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www.mast-victims.org forum / General discussion / Airport Scanners
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# Posted: 29 Dec 2012 14:37

Hi all,

While travelling back home from the UK this xmas I almost went through the full-body scanner at Birmingham Airport.
There are many lines but, as far as I could see, only one scanner.
Waiting in line for security I realized that I had been directed into the scanner line and was preparing mentally for a fight with the security drones. The airport has a "no Fry no Fly" policy so having to abandon my flight and find an alternative route home was a possible scenario.

But watching the passengers ahead of me being "processed" I saw a pattern: first you go through a metal-detector and if that goes off, then they force you through the scanner.
It takes time to instruct people how to stand inside the scanner so I guess that's why its not the default.

Of course the security drones are trained to insist that the scanners are safe and probably quote the HPA, but looking into the latest HPA/AGNIR report reveals that they haven't looked into it at all.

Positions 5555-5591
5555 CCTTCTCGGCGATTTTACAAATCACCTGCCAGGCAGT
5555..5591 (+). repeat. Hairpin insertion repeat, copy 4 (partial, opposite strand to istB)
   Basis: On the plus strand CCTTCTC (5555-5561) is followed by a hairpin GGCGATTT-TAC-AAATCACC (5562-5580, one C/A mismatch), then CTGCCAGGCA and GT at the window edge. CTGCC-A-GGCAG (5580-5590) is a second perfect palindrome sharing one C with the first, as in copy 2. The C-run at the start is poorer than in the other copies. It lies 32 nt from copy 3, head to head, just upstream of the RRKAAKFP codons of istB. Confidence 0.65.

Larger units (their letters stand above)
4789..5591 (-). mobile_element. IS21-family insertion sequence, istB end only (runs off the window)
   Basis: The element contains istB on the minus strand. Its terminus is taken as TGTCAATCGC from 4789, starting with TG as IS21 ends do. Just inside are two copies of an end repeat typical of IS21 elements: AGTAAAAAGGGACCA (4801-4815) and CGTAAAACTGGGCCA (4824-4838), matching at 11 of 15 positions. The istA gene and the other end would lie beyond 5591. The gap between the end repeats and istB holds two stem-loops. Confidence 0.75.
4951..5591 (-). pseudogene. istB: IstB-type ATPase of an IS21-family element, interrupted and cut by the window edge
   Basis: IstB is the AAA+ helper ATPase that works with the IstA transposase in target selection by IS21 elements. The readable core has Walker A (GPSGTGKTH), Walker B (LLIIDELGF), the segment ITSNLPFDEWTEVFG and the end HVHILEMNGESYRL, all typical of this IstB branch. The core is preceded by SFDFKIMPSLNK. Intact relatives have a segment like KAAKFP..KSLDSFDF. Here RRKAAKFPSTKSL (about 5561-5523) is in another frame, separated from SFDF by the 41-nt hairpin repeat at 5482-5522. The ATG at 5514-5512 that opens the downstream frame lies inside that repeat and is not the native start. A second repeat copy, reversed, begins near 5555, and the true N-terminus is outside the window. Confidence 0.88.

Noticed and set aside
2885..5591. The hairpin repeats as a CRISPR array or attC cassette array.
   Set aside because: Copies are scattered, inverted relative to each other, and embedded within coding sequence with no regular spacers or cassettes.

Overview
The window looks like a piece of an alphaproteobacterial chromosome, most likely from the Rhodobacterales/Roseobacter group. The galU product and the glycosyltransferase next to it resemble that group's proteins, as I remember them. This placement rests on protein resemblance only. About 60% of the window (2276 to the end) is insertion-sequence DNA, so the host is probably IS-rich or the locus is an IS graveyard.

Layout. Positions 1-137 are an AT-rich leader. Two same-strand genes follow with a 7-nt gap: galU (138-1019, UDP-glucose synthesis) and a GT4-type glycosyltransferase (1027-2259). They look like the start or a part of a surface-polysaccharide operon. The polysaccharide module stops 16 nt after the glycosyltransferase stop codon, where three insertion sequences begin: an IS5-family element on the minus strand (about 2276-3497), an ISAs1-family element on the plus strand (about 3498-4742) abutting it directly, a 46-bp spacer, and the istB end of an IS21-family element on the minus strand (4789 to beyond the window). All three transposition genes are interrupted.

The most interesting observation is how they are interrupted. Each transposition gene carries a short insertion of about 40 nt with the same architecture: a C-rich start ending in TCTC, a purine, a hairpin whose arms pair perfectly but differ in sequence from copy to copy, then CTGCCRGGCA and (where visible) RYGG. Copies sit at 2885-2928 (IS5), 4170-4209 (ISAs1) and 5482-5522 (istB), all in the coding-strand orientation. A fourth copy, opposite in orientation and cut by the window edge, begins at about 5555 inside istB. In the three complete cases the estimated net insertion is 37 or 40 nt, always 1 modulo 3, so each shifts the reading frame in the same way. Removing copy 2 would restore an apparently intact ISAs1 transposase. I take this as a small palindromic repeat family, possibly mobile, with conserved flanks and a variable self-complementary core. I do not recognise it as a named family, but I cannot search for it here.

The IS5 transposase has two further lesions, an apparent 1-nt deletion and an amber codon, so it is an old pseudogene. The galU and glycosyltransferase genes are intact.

From page 63 in the report (link): Full-body scanners (millimetre wave scanners)
"Both ionising and non-ionising radiations are utilised in imaging devices that are used to enhance the security screening of public places – in particular, airports. Millimetre wave body scanners operate in the extremely high frequency (EHF) region (30–300 GHz), just below the sub-millimetre range, which is known as the terahertz range. At these frequencies, the absorption of electromagnetic fields by the human body is very superficial and mainly confined to the skin area. Little information is available about technical specifications of these scanners and the levels of exposure. However, the manufacturers claim that the signals created by the scanners are thousands of times less powerful than those from other commercial RF devices such as mobile phones, wireless handsets and other standard household devices."

Ok! Wonderful! Let's just take the manufacturers word for it and carry on.
And why are they comparing terahertz radiation to mobiles etc.? Its a completely different frequency range. No words to describe this level of incompetence. I hope its by choice.

So, no studies examined. Not even the paper that proposes a theoretical model for how terahertz radiation can damage DNA:
"How Terahertz Waves Tear Apart DNA"

According to HPA: nothing to worry about. Never mind putting millions of travellers at risk. Industry says its all good.

So advice to anyone travelling from UK where there are scanners: make absolutely sure there are no metal objects on your person when you go though security.

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